Blair will promote the peace process between Palestinians and Israel and focus on Palestinian political and economic reform. Parameters for the position were agreed upon by the so-called Quartet ahead of Wednesday’s announcement.
At the White House, Bush administration officials were quick to applaud the move.
“The president welcomes this announcement, appreciates his willingness to serve and to continue his (Blair’s) work for peace in the Middle East,” presidential Spokesman Gordon Johndroe said.
Regional analysts have raised concerns over Blair’s appointment to the position because of his strong support of the Iraq war, and the perception in the Middle East that he is pro-Israel.
Fresh violence between Israeli troops and Palestinians in Gaza Wednesday highlighted the challenges Blair will face. The Palestinian divide between Hamas and Fatah was recently cemented when Hamas took control of Gaza. A Fatah government controls the West Bank.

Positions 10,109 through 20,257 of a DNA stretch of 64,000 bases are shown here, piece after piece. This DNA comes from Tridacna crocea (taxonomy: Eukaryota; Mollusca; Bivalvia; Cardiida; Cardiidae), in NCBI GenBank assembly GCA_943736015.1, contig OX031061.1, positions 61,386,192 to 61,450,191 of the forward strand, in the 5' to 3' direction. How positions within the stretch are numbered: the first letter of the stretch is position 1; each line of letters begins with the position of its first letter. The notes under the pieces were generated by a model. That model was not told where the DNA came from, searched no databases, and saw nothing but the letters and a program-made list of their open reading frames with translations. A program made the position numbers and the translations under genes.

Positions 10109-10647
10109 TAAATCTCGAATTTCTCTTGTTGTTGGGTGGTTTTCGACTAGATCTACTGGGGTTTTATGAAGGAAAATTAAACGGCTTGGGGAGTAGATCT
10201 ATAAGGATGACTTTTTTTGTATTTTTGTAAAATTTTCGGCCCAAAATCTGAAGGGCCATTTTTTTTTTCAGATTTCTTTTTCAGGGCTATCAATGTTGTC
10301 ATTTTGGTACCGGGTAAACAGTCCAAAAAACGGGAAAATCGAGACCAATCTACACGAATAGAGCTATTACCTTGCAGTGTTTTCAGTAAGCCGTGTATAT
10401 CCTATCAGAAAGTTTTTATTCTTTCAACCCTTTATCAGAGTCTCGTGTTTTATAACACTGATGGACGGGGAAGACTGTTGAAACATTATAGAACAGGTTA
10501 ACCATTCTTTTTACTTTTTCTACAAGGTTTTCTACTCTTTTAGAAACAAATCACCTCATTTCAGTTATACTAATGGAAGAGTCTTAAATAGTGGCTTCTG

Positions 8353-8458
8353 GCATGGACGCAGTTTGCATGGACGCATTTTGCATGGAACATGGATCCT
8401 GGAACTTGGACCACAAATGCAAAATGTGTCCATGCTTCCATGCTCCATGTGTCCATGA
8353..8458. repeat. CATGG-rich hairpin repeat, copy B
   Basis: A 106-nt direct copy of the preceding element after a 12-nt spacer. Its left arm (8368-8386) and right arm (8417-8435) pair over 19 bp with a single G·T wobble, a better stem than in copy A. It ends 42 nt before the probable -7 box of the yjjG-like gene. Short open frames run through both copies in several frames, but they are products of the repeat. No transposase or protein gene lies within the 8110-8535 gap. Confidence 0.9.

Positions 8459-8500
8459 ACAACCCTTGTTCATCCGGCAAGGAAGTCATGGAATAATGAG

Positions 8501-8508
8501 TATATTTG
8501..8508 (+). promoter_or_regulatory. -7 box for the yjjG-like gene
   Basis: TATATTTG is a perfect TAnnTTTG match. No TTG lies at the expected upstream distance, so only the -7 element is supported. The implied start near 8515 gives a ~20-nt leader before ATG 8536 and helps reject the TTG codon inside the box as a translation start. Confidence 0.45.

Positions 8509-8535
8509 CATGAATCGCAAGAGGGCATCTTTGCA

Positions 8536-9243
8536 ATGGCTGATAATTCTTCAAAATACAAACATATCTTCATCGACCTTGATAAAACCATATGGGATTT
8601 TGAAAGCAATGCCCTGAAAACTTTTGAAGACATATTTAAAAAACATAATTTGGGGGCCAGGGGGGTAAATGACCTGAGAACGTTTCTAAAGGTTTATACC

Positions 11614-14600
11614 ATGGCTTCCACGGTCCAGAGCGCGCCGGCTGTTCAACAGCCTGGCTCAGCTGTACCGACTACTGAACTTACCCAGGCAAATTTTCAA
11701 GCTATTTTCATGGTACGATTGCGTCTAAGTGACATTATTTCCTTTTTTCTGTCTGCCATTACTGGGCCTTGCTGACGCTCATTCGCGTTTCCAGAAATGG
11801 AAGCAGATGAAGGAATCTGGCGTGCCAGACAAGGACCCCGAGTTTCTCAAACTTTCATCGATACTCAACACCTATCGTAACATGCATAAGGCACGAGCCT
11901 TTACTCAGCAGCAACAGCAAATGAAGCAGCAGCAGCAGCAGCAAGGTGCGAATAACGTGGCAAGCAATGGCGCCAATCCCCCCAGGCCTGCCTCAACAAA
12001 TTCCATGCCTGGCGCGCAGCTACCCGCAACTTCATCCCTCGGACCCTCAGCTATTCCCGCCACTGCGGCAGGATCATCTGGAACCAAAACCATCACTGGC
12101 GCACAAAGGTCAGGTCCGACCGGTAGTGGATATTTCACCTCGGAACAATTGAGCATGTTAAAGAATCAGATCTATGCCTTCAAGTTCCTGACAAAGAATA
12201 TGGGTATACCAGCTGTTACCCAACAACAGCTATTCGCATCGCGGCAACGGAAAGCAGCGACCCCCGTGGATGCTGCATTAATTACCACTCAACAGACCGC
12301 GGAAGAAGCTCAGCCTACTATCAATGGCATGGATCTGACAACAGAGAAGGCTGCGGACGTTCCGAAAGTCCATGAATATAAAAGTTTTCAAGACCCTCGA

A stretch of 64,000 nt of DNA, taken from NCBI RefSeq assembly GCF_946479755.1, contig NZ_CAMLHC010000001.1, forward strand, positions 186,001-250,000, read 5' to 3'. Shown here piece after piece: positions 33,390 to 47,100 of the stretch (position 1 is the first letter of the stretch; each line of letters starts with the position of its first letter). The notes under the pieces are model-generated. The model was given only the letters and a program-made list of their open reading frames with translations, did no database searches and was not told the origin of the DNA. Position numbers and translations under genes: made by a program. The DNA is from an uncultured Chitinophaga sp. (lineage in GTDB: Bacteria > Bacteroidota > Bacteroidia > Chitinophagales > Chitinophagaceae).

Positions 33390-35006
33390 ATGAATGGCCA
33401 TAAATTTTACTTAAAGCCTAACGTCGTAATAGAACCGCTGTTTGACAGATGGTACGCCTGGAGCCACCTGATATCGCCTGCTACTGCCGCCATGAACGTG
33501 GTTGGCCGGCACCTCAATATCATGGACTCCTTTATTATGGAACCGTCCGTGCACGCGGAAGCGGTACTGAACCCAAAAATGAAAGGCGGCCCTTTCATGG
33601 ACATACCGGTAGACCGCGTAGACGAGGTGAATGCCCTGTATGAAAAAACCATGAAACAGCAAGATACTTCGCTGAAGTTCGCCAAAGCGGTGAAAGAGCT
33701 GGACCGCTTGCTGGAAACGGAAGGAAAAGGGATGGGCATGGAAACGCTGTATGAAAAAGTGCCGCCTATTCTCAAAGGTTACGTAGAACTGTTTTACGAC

Blair’s appointment is part of rejuvenated efforts to restart Israeli-Palestinian peace talks.
Palestinian president Mahmud Abbas and Israeli Prime Minister Ehud Olmert met on Monday before a summit in Egypt rallying support for Abbas and his new cabinet.
“The absolute priority is to try to give effect to what is now the consensus across the international community — that the only way of bringing stability and peace to the Middle East is a two-state solution,” Blair told the British parliament, Reuters reported.
Blair’s appointment had been anticipated, and Abbas and Olmert voiced their support even before the decision was announced. Olmert said in a statement that if Blair “accepts the position of the Quartet envoy to the region, Israel would cooperate with him to the fullest.”
Hamas leaders disagreed that Blair was the right choice.
“We expect Blair will not be a good man in this position,” said Hamas spokesman Ghazi Hamad, according to the Associated Press. “In the time he was prime minister of Britain, he was not honest and was not helpful in solving the conflict.”
Former World Bank chief James Wolfensohn was the last Mideast envoy for the Quartet. He resigned after less than a year in the position in 2005, following Israel’s pullout from Gaza.